Sacramental Principle

We began our University of St. Thomas Center for Ministry staff meeting yesterday by watching a video clip of Michael Himes talking about sacramentality as a (rather, the) central Catholic principle that, among other things, undergirds the efforts of Catholic universities to educate their students.

Himes suggests that the sacramental principle the heart of the Catholic understanding of the Christian traditions.  He explains the sacramental principle in this way:

If something is always and everywhere the case, it must be noticed, accepted and celebrated somewhere sometimes.  What is always true must be noticed as true at a particular time and in a particular place.  Thus in creation, all of which is grounded in grace, those points – persons, things, places, events actions – which cause us to notice the presence of grace are what we speak of as sacraments.  What can be sacramental?  Anything?  How many sacraments are there?  As many as there are things in existence in the universe.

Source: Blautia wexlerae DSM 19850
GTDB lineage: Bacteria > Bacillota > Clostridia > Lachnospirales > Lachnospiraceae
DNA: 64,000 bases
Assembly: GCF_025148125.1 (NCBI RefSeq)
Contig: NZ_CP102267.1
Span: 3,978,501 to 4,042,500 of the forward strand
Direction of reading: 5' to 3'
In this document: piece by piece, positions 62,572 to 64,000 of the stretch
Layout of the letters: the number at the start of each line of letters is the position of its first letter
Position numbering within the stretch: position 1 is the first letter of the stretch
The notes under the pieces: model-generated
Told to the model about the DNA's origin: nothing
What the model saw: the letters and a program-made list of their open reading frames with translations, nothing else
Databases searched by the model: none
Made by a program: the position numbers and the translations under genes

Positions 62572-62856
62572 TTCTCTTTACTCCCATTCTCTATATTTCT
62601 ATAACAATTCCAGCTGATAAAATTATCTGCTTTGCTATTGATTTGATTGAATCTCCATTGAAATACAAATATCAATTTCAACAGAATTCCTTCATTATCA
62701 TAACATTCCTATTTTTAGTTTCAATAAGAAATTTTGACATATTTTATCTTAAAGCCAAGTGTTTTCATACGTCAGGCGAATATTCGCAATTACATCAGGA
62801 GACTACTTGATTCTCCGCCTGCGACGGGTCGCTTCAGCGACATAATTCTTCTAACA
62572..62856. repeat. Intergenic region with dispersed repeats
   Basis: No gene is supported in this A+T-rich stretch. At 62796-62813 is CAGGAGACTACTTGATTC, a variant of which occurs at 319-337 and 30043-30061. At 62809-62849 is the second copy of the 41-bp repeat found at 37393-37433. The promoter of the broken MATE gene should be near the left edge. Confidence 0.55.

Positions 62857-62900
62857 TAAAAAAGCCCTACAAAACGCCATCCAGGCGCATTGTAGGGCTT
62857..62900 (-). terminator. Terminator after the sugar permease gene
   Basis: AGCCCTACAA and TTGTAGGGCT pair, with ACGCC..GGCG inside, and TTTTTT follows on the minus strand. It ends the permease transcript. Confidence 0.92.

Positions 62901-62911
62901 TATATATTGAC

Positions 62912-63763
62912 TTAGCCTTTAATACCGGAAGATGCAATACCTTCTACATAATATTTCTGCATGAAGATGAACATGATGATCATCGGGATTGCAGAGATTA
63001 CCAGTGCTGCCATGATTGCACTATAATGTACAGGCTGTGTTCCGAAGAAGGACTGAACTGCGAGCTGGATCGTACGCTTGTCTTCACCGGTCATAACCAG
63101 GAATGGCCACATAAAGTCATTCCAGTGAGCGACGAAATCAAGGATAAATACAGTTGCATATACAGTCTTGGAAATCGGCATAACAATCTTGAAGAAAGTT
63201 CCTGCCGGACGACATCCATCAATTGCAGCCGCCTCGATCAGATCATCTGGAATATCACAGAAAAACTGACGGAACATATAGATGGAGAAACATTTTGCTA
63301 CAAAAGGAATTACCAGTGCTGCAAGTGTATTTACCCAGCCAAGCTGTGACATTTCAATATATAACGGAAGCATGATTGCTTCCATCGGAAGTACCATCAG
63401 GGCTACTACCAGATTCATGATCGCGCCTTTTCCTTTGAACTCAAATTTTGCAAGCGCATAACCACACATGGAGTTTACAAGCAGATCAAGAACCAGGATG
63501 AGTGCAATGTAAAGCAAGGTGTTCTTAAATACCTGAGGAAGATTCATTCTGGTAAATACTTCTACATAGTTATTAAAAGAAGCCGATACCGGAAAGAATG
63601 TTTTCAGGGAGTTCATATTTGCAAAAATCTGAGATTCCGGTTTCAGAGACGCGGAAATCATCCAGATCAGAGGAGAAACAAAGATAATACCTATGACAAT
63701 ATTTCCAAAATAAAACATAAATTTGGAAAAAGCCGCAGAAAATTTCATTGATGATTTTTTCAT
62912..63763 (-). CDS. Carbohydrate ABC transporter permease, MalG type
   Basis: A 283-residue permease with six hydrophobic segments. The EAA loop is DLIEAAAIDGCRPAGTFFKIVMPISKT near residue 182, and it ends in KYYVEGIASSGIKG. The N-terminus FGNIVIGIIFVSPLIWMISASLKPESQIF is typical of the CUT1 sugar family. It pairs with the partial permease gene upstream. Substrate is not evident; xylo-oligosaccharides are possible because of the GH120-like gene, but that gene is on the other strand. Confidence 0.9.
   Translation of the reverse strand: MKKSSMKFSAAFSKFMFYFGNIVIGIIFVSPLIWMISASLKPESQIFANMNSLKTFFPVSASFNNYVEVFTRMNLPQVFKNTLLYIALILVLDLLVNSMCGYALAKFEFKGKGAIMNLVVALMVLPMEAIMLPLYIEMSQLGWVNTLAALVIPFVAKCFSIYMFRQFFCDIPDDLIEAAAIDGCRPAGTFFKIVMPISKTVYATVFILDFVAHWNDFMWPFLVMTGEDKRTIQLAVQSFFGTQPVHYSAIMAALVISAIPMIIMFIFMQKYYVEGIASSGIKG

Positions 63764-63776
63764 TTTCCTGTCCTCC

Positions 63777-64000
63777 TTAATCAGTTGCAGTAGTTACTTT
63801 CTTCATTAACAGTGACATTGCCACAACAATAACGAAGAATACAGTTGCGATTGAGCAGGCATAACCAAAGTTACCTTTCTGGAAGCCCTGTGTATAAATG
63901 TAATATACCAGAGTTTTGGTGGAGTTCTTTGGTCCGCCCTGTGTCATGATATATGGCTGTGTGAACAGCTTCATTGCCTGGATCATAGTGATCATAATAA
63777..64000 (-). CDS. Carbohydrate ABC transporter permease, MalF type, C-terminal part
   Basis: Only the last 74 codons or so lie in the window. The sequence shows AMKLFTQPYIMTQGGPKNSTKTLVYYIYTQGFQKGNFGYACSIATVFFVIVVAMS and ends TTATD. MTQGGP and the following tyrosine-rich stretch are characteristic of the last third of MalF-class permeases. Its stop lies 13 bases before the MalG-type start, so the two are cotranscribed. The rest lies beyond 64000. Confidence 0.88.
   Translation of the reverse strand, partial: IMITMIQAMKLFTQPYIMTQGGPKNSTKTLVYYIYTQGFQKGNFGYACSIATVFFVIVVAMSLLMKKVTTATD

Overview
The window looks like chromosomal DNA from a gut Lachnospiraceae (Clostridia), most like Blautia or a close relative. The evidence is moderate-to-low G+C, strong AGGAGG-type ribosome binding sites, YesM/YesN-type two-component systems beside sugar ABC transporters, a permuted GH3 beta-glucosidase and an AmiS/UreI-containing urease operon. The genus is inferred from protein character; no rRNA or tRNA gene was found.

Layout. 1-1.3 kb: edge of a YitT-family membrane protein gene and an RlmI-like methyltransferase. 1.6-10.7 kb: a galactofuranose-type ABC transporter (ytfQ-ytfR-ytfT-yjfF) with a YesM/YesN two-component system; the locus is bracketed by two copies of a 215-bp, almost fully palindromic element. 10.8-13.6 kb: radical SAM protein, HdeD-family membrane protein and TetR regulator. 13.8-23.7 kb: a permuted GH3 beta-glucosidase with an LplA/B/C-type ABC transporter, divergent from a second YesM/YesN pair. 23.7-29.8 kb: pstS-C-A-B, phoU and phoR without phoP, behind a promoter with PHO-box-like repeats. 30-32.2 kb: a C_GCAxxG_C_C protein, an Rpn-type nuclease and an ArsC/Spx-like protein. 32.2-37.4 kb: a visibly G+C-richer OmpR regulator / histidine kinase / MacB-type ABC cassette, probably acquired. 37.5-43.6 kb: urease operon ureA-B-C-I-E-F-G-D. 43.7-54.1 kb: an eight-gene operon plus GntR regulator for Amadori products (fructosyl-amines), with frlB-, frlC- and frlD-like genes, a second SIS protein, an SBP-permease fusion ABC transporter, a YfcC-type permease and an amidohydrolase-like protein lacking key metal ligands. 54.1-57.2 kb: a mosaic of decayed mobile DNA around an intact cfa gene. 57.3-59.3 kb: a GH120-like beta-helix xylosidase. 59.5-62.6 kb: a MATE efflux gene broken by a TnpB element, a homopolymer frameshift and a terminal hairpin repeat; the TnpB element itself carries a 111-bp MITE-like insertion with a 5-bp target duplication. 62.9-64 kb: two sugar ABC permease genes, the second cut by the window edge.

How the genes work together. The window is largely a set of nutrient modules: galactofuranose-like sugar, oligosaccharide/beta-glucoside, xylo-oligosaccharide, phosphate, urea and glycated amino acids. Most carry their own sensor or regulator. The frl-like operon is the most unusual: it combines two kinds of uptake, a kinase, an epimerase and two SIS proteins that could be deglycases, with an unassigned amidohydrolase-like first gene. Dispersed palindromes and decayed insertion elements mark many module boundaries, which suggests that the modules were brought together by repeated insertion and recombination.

Those of us formed by an Ignatian spirituality often talk about finding God in all things. And that is what Himes is getting at – the idea that if we truly behold what is really there  – that is, of we see and more fully what really is rather than as we expect, hope, fear or desire – what we will find is the infinite presence and power of grace.


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